Climate Ambition Summit Pledges More Action

News | World | Climate Change

Foto-ilustracija: Unsplash (Markus Spiske)

At a Climate Ambition Summit on 12 December, 75 leaders from all over the world unveiled new commitments and concrete plans to reduce greenhouse gas emissions to tackle ever-increasing climate change indicators and impacts.

The Summit was co-convened by the United Nations, the UK and France, in partnership with Italy and Chile, on the 5th anniversary of the Paris Agreement and marked a major milestone on the road to the crucial UN climate conference COP26 in Glasgow next November.

Announcements made at or just before the Summit, together with those expected early next year, mean that countries representing around 65 percent of global CO2 emissions, and around 70 percent of the world’s economy, will have committed to reaching net zero emissions or carbon neutrality, according to a press release issued at the end of the event.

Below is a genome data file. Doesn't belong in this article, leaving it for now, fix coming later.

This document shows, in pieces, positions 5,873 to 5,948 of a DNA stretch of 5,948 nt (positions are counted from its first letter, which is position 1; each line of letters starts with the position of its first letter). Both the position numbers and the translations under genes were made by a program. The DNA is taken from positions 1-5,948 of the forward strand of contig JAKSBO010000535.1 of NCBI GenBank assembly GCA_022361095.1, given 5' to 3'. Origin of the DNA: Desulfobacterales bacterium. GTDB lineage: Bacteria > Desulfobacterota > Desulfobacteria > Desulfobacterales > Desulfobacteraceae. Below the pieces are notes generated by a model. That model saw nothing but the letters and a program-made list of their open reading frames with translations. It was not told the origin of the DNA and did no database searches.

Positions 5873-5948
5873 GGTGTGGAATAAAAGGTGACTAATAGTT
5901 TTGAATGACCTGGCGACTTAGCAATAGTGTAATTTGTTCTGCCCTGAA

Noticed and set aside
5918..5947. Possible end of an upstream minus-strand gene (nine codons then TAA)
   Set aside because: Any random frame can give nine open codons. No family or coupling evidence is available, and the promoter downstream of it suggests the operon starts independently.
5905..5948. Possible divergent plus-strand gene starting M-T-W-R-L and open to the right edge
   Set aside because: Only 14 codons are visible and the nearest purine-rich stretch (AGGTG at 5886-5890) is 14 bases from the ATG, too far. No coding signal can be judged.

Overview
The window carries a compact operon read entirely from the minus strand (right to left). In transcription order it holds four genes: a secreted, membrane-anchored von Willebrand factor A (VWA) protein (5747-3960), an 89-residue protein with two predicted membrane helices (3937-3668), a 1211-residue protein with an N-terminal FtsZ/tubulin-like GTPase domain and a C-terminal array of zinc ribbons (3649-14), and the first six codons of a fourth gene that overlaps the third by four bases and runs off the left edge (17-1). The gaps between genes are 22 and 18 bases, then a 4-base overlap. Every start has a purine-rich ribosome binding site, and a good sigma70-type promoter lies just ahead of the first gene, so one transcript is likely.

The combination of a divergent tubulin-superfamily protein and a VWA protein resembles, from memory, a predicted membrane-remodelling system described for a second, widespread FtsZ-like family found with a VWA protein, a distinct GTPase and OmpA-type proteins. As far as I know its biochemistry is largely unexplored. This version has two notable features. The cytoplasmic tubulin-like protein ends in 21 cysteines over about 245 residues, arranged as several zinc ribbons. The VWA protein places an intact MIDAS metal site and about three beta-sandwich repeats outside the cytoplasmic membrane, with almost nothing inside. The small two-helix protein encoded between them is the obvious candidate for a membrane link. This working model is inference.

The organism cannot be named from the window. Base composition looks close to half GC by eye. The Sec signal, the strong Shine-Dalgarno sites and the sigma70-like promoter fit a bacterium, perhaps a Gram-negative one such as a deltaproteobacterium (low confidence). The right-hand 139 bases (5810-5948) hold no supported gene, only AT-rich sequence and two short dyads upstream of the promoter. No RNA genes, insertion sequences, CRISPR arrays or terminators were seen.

“The Summit has now sent strong signals that more countries and more businesses are ready to take the bold climate action on which our future security and prosperity depend,” said U.N. Secretary-General António Guterres.

“Today was an important step forward, but it’s not yet enough. Let’s not forget that we are still on track to an increase of temperature of 3 degrees at least in the end of the century, which would be catastrophic,” he said.

Two recent WMO reports showed that greenhouse gas concentrations continue to track at record levels, and that 2020 is set to be one of the three warmest years on record, with the average global temperature about 1.2°C above the pre-industrial era. The five years since the Paris Agreement in 2015 have been the warmest on record.

“The recovery from COVID-19 presents an opportunity to set our economies and societies on a green path in line with the 2030 Agenda for Sustainable Development. “As we look ahead, the central objective of the United Nations for 2021 is to build a truly Global Coalition for Carbon Neutrality,” said Mr Guterrez.

Source: WMO